In 2005, the Republicans were bragging that the economy was booming and we were in a bull market. They were later disappointed to see that the economy was not in a boom, rather a bubble. Republicans have (again) been all over the news lately proclaiming how the economy is booming, and we are in the longest bull market in history. I say with no doubt that Republicans and Trump supporters will soon be devastated when they realize that the current economic situation we are facing is not much different from the situation we faced a few years ago.
To understand why, it is important to understand the fed–which is talked about in my previous article called Fiat Money and Central Banking: The Fall of Any Good Country–, and the effects of artificially lowering interest rates. Many Keynesians and monetarists believe that the boom-bust cycle is a natural byproduct of the free market and that the federal reserve must fix it by stimulating the economy back to expansion. This is a dangerous misconception. The federal reserve is the reason that we have the boom-bust cycle in the first place.
When people save money, there is more money for the banks to loan out, therefore lowering interest rates. Low-interest rates send a signal to the factors of production that there is more money for the banks to finance their capital investments for long-term productive purposes. When the federal reserve artificially lowers interest rates, it sends a false signal and the market mistakenly allocates capital as if savings had increased, even though it hadn’t. This leads to what Ludwig von Mises calls “malinvestments.”
The “economic boom” (like what we are facing right now, and faced in 2008) is where all of this malinvestment happens. Ultimately, the bust occurs when the market tries to liquidate these malinvestments and put the factors of production back into a more sustainable allocation.
What I just explained is called the Austrian Business Cycle Theory. While commonly discredited as false by Keynesians, it couldn’t be any truer, with historical evidence on its side.
When the dot-com bubble collapsed in 2001, Alan Greenspan and the federal reserve set interest rates to 1%, giving us the real estate bubble. Investors claimed the housing market was rigid and the economy was booming. In September of 2007, many opinions began to turn sour when Lehman Brothers filed bankruptcy. The outcome of the recession was eight million Americans losing their jobs and six million losing their homes. The economic crisis was one of the worst recessions in U.S. history.
The federal reserve responded to this recession by beginning multiple rounds of quantitative easing (How Does Quantitative Easing Affect the Stock Market?) and setting interest rates to zero for multiple years. This put the housing and stock market back into a bubble, this time making it much worse, due to the interest rates being pushed down further, and longer than before. Trump even said during the first U.S. Presidential Debate: “We have the worst revival of an economy since the Great Depression, and, believe me, we’re in a bubble right now. The only thing that looks good is the stock market, but if you raise interest rates even a little bit that’s going to come crashing down. We are in a big, fat, ugly bubble, and we better be awfully careful. We have a fed that’s doing political things by keeping the interest rates at this level, and believe me, the day Obama goes off, when they raise interest rates, you’re going to see some very bad things happen.” While Trump was wrong about the fed raising interest rates once Obama leaves, he was right about one thing. We are in a bubble, and it’s only a matter of time until it pops.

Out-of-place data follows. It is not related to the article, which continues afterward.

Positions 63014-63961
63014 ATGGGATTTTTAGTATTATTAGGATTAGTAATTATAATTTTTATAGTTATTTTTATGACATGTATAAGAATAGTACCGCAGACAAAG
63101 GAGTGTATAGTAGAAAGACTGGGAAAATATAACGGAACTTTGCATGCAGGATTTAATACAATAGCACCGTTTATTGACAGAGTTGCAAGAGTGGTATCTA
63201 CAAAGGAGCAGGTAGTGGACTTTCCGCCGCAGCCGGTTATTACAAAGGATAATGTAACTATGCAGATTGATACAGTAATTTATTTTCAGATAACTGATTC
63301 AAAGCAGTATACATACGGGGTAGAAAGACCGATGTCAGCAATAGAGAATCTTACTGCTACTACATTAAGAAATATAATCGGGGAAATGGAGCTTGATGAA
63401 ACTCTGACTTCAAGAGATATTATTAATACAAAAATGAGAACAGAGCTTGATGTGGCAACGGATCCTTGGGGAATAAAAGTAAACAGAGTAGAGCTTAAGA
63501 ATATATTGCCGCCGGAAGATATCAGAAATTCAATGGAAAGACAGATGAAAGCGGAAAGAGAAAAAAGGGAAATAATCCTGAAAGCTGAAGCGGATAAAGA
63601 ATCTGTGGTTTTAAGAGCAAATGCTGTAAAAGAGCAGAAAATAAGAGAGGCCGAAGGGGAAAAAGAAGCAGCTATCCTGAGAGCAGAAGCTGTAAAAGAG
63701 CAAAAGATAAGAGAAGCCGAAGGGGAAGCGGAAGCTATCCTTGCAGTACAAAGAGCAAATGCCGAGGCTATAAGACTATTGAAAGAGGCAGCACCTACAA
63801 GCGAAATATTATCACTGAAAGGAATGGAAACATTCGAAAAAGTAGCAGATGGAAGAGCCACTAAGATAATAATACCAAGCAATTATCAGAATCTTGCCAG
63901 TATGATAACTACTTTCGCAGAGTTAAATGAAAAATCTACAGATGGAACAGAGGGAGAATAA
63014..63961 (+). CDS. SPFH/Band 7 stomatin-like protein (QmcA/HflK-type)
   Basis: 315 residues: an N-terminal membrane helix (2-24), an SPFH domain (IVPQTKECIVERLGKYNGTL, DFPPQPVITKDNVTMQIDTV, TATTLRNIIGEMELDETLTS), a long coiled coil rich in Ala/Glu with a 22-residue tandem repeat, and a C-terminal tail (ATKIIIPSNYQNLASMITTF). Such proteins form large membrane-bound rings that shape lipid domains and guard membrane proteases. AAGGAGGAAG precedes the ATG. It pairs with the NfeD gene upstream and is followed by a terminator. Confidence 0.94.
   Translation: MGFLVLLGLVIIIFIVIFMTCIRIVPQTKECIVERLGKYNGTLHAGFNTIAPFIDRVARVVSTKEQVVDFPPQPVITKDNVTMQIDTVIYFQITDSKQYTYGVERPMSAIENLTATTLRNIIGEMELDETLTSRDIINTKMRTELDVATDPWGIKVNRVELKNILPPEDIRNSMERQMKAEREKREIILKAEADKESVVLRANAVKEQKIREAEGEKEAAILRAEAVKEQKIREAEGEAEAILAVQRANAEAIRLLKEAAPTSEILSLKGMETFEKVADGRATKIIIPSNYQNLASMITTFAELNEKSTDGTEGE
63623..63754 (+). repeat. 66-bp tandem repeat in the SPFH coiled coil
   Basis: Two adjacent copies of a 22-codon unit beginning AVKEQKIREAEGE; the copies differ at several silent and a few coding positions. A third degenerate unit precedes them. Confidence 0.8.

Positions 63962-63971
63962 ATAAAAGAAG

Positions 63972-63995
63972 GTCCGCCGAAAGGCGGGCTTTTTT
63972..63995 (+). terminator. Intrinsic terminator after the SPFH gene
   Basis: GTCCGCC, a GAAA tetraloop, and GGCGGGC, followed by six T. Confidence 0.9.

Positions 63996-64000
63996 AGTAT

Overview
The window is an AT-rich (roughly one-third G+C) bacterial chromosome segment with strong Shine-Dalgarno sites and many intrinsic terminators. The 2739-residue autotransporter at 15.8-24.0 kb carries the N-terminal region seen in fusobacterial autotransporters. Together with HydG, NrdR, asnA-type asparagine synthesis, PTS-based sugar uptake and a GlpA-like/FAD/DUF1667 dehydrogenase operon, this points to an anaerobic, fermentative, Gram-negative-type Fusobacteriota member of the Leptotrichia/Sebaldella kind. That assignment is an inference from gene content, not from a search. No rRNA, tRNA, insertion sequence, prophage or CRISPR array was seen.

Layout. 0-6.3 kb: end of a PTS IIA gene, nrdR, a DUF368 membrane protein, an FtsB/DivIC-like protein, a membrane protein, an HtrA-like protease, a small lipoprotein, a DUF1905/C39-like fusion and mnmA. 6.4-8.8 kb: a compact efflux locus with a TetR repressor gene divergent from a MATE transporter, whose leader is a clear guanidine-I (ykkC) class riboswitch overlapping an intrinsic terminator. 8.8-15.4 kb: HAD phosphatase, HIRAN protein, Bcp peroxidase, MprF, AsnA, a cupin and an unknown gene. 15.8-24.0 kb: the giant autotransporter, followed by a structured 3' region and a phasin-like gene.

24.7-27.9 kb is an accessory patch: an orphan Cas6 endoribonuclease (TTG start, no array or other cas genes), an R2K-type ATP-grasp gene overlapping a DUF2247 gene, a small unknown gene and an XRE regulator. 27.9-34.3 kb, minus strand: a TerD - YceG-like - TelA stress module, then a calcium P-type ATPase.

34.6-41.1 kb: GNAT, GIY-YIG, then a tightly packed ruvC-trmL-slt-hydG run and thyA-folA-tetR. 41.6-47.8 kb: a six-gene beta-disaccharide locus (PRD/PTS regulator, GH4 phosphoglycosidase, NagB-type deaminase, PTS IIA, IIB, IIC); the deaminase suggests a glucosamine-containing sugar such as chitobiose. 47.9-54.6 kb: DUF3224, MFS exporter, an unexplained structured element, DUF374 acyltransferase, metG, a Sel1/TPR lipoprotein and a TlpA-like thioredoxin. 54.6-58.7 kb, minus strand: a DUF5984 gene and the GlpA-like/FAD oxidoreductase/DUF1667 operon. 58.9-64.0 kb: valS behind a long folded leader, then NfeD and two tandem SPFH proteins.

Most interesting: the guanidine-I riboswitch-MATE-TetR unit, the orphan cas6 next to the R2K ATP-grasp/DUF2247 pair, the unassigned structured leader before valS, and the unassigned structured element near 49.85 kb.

In June 2006 the S&P/Case-Shiller U.S. National Home Price Index read 184.61500, yet just this past August, the housing market hit pre-recession rates reading 205.80600. Since the Great Recession bear market bottom in March 2009, the bellwether S&P 500 stock index is up 300%. The index is 80 percent higher than it’s 2007 peak. The Russell 2000 small-cap index is up 400 percent and the tech-centric Nasdaq Composite Index is up 500 percent. Evidence shows that there not only is a bubble but that it’s also crashing soon.
Housing inventories are going up, homebuilder stocks are collapsing and the housing data hasn’t been this weak since 2008. What we are seeing right now is very reminiscent of 2007 and 2008 when the bottom dropped out of the economy. The stock market has been slipping, with the DOW and other stocks taking many hits over the month of October and a little bit of November so far.
When the fed set interest rates much lower in response to the 2008 financial crisis than they had in response to the dot-com bust, they created the bubble that our economy is currently wrapped in and made it much worse than the one before it. It is only a matter of time before the stock market and housing market crash again, this time being much worse than that of 2008. It is highly likely that in response to this crash, the federal reserve will lower interest rates even further than they had before, and for even longer. It is only a matter of time until this cycle of creating bubbles in an attempt to fix economic recessions comes to an end, with hyperinflation being the end result.